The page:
Presentation on theme: "Slavery/Indentured Servants. Meeting the Demand for Labour Virginia found its farming niche in the growing of tobacco. Tobacco was a labour intensive."— Presentation transcript:
Meeting the Demand for Labour Virginia found its farming niche in the growing of tobacco. Tobacco was a labour intensive crop, requiring many workers to help with the harvest. This created a demand for more farmers and workers.
Early Settlers Thousands of settlers and farmers streamed into Virginia, lured by the abundant free land and opportunity. This increase in population was not enough to deal with the labour shoratages in Virginia.
Sending the Unwanted To provide a work force, homeless children, convicts, poor citizens and farmers who had lost their lands in England were sent to Virginia to work.
Indentured Servants Wealthy settlers would hire indentured servants to work their land. Indentured servants worked from four to seven years to pay off their passage across the Atlantic. After the period of indenture was completed, they were free to start their own farms.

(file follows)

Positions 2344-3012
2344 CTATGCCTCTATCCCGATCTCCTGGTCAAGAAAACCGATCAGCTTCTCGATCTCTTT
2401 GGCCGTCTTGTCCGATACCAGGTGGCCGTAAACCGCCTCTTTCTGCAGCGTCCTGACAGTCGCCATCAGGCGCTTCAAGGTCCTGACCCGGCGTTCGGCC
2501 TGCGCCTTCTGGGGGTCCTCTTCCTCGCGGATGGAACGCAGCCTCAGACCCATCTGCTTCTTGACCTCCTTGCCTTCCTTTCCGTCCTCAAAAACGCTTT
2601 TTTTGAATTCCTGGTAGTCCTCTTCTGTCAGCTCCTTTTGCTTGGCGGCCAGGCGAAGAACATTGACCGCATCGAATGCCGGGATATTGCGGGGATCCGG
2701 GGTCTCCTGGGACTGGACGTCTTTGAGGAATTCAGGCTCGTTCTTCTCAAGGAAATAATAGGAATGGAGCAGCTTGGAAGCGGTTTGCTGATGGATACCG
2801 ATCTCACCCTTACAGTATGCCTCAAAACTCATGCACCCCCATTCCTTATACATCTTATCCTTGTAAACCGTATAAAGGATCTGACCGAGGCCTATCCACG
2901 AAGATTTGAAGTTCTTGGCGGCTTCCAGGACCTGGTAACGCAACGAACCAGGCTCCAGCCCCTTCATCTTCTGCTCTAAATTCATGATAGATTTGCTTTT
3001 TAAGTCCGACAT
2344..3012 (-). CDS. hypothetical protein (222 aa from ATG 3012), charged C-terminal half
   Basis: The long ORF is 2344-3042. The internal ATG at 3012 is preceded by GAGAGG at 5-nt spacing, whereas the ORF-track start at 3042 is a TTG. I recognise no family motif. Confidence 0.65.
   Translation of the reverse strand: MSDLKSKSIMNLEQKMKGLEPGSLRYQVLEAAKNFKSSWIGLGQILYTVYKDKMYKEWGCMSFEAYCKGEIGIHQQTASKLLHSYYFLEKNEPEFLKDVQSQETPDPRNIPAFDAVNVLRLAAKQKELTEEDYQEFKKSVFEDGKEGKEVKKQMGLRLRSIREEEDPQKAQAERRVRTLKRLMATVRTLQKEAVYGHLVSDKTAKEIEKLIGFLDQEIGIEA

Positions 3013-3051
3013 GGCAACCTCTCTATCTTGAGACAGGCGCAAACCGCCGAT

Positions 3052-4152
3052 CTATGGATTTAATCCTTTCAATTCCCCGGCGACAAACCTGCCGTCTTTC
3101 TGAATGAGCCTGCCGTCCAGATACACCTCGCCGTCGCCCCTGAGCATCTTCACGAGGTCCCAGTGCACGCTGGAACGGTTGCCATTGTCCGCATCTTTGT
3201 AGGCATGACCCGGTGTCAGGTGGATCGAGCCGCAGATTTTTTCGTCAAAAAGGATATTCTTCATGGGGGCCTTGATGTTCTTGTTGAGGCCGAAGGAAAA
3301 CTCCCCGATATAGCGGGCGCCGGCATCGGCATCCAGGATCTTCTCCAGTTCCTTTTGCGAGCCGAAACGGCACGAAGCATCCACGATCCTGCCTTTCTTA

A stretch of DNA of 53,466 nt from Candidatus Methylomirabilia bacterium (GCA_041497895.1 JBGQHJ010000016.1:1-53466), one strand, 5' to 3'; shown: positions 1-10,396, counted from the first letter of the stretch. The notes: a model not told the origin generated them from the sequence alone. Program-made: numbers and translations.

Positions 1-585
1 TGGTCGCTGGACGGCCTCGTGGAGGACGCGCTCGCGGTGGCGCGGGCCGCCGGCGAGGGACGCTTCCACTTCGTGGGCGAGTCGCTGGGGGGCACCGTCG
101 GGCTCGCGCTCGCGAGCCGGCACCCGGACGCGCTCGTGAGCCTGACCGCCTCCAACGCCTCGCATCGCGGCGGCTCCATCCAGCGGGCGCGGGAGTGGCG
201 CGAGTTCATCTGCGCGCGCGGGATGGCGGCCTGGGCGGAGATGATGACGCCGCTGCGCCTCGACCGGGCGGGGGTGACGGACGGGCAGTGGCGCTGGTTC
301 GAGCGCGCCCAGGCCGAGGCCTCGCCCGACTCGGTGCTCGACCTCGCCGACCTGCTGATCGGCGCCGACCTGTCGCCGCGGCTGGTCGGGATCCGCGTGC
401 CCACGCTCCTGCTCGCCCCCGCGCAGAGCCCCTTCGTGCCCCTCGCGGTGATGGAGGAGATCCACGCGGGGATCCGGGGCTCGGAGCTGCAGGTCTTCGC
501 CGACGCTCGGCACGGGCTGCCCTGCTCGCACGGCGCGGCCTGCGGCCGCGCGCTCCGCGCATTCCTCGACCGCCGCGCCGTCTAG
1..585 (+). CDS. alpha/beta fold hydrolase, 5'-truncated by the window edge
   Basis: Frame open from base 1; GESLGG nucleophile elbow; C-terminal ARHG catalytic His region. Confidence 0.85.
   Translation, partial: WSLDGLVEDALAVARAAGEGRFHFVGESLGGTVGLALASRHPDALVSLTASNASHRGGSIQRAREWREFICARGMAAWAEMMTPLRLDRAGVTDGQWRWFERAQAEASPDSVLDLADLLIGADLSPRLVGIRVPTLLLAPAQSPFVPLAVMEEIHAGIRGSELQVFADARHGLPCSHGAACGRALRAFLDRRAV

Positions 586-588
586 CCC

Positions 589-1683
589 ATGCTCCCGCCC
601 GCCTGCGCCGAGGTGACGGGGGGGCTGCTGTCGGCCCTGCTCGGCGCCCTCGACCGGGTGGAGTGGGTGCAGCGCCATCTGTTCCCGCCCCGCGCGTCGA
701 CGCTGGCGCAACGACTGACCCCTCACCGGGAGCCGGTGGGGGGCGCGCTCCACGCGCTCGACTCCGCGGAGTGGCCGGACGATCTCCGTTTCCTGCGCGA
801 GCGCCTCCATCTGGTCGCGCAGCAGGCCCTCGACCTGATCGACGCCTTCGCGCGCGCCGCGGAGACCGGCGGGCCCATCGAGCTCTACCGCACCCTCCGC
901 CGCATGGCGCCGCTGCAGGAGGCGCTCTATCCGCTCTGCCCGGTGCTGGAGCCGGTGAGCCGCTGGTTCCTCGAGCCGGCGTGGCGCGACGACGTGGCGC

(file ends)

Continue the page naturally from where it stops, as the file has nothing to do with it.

Growing Homeless Population Many of the former indentures found that they were unable to make a living after working off their indenture. This created a large homeless population and eventually a failed rebellion led by Nathaniel Bacon.
Slavery In 1616 a Dutch warship brought 20 enslaved Africans to Jamestown. Farm owners bought the slaves and treated them as indentured servants at first.
Slavery Continued By 1661 slavery was first recognized in Virginia law. By the next year slavery became a permanent, inherited condition. Indentured servants would no longer be needed as slaves were cheaper and had little to no rights, making it easier to control them.